Acrylic ink and acrylic
on cradled birch panel
6 x 6 inches
Barbara Muir © 2020
I'm always eager to read articles about ways to improve my
joy in living. An especially hard challenge in difficult times.
But sometimes it strikes me that not all of the standard answers work.
Take procrastination. After studying the subject, and teaching
formulas to help students avoid it, I've started to think it's a
good thing. Saying "I have problems with procrastination,"
feels like admitting to a crime of some sort.
But what if stalling on a project (I don't mean when there is
a looming deadline) helps focus new light on possible
solutions. I know that happens frequently for me with painting.
Today my garden is helping me procrastinate. It's been virtually
neglected this year, but is still at its best in September, because of
the perennials we planted so that we could see something
wonderful when we got home from the Maritimes, and this year Ottawa.
Yes I have my list. Plus I teach my once a week class tonight.
But the garden offers a cloud of white Anemones, Geraniums the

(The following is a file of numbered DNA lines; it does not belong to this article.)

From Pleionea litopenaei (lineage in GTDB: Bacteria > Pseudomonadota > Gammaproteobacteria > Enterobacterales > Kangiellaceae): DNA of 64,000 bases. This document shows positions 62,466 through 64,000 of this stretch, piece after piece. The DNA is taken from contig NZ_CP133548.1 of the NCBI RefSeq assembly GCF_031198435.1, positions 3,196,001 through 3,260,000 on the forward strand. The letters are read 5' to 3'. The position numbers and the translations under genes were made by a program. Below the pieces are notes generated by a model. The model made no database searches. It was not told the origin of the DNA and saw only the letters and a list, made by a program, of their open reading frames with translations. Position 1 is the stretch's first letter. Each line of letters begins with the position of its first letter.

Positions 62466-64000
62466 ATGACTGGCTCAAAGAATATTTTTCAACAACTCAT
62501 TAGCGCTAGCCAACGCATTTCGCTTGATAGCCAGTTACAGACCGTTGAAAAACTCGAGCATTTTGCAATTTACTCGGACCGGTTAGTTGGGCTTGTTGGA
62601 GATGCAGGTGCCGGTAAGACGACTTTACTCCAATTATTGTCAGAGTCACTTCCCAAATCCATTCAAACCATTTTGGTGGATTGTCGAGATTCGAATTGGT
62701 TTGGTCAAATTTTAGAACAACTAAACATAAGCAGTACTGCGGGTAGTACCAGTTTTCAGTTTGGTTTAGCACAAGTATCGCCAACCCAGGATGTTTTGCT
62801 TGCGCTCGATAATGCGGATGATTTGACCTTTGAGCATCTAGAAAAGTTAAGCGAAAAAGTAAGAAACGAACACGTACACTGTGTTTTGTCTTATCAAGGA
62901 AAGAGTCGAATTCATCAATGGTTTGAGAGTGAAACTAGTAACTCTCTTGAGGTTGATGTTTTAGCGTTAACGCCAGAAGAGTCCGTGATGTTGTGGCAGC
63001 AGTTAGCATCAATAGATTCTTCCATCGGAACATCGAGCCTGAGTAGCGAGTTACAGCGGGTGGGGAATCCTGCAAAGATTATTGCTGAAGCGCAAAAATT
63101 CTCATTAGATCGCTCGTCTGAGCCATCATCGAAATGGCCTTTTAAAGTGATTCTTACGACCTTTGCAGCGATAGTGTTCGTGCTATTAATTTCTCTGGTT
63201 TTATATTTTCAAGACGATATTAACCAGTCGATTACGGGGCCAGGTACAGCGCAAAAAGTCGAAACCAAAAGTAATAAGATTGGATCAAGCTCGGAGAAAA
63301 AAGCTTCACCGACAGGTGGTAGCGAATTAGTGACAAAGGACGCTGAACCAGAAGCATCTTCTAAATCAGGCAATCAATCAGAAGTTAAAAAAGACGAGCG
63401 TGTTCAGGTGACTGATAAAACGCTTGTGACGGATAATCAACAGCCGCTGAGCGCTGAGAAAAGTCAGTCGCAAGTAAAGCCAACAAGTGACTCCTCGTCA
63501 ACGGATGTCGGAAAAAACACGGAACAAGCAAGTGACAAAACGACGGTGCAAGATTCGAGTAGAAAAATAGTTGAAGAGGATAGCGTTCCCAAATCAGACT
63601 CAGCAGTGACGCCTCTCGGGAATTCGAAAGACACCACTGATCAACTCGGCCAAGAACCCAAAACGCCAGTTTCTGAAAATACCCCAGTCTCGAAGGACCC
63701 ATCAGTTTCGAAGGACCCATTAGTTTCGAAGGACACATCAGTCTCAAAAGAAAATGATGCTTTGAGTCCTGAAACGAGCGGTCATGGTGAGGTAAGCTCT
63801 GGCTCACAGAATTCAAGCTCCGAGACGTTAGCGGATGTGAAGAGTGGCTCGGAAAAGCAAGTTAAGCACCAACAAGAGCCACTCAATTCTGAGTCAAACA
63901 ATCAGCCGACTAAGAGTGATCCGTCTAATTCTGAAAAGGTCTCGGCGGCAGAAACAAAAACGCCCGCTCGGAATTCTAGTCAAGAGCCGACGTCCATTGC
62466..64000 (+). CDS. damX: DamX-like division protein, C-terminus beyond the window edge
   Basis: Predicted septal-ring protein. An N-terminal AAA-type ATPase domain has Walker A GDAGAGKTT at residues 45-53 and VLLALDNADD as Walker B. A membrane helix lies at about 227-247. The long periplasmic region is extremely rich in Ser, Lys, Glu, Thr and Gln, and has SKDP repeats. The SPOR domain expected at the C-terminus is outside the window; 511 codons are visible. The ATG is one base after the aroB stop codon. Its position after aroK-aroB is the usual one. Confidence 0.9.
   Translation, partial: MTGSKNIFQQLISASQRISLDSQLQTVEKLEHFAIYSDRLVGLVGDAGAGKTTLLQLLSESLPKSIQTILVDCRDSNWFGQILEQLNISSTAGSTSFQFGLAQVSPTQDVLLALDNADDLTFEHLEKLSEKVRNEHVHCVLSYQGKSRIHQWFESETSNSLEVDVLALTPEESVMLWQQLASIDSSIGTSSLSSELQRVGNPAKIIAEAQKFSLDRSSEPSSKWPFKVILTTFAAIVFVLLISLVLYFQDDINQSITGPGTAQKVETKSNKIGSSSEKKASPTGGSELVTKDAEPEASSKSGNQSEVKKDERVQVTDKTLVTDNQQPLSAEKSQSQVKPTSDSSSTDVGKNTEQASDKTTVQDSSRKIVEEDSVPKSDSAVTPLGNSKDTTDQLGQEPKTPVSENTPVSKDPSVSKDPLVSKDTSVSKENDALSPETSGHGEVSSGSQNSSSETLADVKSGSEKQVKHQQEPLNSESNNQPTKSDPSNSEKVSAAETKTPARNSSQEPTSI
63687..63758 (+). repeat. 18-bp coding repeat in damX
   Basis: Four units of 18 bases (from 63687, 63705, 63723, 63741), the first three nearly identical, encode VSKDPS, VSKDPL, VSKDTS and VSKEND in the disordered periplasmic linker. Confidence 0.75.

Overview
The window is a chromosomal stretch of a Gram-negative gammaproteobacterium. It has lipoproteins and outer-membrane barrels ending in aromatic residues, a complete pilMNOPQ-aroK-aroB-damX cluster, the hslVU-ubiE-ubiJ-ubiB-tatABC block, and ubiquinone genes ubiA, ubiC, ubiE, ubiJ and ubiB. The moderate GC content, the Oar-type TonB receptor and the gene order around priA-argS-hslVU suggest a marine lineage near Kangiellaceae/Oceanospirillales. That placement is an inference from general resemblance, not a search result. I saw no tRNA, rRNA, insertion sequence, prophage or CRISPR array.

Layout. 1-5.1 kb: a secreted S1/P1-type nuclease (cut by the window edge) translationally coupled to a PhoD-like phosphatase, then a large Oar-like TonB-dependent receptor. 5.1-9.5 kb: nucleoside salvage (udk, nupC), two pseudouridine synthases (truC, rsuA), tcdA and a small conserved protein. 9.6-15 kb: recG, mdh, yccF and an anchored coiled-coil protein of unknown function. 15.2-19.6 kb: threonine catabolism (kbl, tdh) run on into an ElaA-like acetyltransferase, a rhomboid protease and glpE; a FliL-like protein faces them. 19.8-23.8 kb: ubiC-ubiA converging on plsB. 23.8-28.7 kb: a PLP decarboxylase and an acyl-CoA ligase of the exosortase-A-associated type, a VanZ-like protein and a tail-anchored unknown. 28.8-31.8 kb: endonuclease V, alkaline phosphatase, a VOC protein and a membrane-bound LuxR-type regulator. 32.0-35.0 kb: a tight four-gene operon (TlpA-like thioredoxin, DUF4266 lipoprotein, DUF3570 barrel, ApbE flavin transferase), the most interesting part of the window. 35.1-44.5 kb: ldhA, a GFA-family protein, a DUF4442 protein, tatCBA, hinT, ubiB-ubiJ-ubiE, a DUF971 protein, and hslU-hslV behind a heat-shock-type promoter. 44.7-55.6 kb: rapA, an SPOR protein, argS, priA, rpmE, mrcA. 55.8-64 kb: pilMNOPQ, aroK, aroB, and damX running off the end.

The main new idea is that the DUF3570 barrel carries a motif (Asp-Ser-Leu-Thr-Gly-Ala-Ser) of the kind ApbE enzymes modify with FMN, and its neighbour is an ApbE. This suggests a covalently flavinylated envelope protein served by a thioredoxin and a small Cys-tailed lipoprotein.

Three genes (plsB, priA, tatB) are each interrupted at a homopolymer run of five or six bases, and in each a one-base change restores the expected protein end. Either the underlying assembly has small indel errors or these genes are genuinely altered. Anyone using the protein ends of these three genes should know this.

colour of brilliant, deep red jewels, and huge Morning Glories
in blue -- closing now in the late day.
Visiting Ottawa got in the way of finishing the piece I'm working on
(procrastination of a joyous variety).When I pulled it out again yesterday
I was stumped. In the night the answer came to me. And tomorrow
when I have time to buy paint, and concentrate I'll see whether
my ideas are right. Sometimes time and even procrastination
(nasty word) allows a painting to "cook".
So here's a little something I've been working on today. By the way
the best formula for countering procrastination that I ever came
up with was to make a big sign, on 8 1/2 x 11" paper folded horizontally
that said "Today!" If you carry that around with you, you tend to concentrate
on what you need to get done "Today". That lowers any burden
of guilt you might have for the "not done yet's."
Have an allowing-yourself-to-procrastinate day.